“This is the first year we’re doing this,” Rachel said. “It’s definitely trial run. The dynamic could be totally different than what we’re expecting.”
Littlefield first fell in love with the East African country when she did a stint in Malawi with the Peace Corps in 1998.
“The nickname is ‘The warm heart of Africa’ because the people are so friendly and kind,” she said, adding this is in despite of the poverty that plagues most of the country.
Seven years ago she started Go! Malawi, which grew out of a different organization. Originally it was Friends of Little Field Home, which was an orphanage in the Chigamba Village that was founded in 2004.
After a few years in operation, Littlefield realized this wasn’t the best way to help the people of Malawi. Go! Malawi was formed in 2010 and moved to Ntchisi. Since there is no public education after eighth grade, the nonprofit began providing scholarships for secondary education and college, along with hosting education classes, after-school English program, conservation programs, preventative health care, coffee farming, professional development, and now the art education camp at its current location.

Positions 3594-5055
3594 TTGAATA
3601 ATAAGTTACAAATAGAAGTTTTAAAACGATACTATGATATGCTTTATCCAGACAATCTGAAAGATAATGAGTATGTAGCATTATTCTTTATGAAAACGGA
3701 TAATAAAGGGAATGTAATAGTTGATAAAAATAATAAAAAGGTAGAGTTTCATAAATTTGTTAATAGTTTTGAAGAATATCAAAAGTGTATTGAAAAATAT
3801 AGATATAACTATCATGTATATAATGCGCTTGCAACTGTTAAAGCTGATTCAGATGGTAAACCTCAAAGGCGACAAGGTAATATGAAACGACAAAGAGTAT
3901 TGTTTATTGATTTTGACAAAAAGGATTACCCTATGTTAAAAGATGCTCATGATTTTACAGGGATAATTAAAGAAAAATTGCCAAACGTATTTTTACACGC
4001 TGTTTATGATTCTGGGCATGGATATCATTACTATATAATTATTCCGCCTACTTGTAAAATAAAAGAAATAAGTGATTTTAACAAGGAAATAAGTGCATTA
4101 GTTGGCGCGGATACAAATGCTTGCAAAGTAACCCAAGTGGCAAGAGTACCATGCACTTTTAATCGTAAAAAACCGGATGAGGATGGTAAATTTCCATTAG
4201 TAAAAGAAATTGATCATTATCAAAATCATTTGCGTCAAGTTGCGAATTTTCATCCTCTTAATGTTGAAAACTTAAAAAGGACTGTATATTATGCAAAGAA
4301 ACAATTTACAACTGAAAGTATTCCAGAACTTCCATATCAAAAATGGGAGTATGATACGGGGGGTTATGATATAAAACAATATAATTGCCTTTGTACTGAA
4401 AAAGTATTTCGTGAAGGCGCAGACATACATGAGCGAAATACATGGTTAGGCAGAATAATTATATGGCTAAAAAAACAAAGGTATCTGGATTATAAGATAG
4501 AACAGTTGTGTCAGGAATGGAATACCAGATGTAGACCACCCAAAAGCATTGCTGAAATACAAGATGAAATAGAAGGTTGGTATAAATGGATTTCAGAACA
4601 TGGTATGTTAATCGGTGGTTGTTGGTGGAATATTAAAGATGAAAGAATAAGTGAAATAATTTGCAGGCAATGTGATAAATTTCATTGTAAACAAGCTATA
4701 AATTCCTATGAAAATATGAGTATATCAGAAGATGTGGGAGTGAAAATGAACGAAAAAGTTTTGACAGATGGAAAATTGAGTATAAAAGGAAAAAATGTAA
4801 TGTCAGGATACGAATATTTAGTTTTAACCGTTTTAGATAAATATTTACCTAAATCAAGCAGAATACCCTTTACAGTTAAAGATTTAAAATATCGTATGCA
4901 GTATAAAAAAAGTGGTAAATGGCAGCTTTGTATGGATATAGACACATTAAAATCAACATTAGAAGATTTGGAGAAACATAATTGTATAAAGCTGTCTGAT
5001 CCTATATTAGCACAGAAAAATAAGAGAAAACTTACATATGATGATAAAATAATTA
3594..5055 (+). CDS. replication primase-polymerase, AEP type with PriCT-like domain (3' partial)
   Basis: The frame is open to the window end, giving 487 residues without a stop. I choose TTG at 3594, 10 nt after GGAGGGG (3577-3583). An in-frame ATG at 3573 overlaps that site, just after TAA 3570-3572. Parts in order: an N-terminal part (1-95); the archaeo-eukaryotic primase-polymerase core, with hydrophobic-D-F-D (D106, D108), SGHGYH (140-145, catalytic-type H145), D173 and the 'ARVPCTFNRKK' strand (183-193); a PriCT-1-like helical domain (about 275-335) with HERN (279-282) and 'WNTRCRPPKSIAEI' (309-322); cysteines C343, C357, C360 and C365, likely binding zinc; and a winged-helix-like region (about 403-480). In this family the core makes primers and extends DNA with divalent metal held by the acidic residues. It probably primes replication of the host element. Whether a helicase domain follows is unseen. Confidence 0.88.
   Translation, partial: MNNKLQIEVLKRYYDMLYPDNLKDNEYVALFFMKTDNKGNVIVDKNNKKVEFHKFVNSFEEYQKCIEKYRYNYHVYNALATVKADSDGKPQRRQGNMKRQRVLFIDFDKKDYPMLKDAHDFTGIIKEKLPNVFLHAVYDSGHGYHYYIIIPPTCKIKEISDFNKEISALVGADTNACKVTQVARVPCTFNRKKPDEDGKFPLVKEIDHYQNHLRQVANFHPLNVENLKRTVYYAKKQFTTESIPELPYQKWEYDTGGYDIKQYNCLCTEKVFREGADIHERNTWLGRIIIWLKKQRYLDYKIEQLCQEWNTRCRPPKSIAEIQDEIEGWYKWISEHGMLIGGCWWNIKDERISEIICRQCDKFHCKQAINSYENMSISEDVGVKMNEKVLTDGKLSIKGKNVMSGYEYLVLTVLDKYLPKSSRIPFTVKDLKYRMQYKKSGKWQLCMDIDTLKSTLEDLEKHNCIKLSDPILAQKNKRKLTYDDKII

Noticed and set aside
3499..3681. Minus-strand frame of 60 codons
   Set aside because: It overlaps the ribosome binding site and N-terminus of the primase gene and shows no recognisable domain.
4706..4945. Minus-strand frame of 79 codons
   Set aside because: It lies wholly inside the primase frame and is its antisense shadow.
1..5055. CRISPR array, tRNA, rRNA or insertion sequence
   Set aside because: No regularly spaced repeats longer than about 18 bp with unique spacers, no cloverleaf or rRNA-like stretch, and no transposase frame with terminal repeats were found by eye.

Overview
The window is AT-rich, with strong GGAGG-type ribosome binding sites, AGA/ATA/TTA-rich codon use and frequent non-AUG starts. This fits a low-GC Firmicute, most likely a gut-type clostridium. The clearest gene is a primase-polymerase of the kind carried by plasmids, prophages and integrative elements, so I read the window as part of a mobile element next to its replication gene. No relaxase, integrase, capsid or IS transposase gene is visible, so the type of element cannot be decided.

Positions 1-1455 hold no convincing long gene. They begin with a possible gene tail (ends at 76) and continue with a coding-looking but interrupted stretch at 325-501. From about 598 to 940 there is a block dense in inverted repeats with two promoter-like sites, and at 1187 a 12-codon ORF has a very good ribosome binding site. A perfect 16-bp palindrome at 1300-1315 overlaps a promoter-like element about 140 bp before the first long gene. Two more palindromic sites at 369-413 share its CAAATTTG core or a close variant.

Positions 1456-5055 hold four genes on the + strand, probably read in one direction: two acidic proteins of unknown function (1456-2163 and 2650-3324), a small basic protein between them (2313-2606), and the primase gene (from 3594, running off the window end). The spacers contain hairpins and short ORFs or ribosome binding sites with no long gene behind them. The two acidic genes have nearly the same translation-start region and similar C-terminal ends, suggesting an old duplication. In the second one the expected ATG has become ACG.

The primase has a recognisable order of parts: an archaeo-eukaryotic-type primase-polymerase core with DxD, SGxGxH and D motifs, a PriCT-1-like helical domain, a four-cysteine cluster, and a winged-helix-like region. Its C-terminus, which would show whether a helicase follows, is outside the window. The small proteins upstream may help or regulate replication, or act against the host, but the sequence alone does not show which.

There are spots this summer for those interested in traveling to Malawi to work as an art teacher, camp counselor or help with other local projects. For more information, visit www.go-malawi.org or contact Littlefield at firstname.lastname@example.org.
Another important lesson Rachel and Avery learned through their independent study is that no one would foot the bill for them to travel to Africa.
“We had to figure out how we’re going to get ourselves there,” Rachel said. “Money doesn’t grow on trees. … We definitely learned things along the way.”
So the teens have been busy fundraising all year long. This will help them get to Malawi for the art camp and then they plan to spend a week on a safari near Lake Malawi.
To donate to their trips, visit www.gofundme.com/rachels-service-trip-to-malawi and www.razoo.com/story/Dxe3of.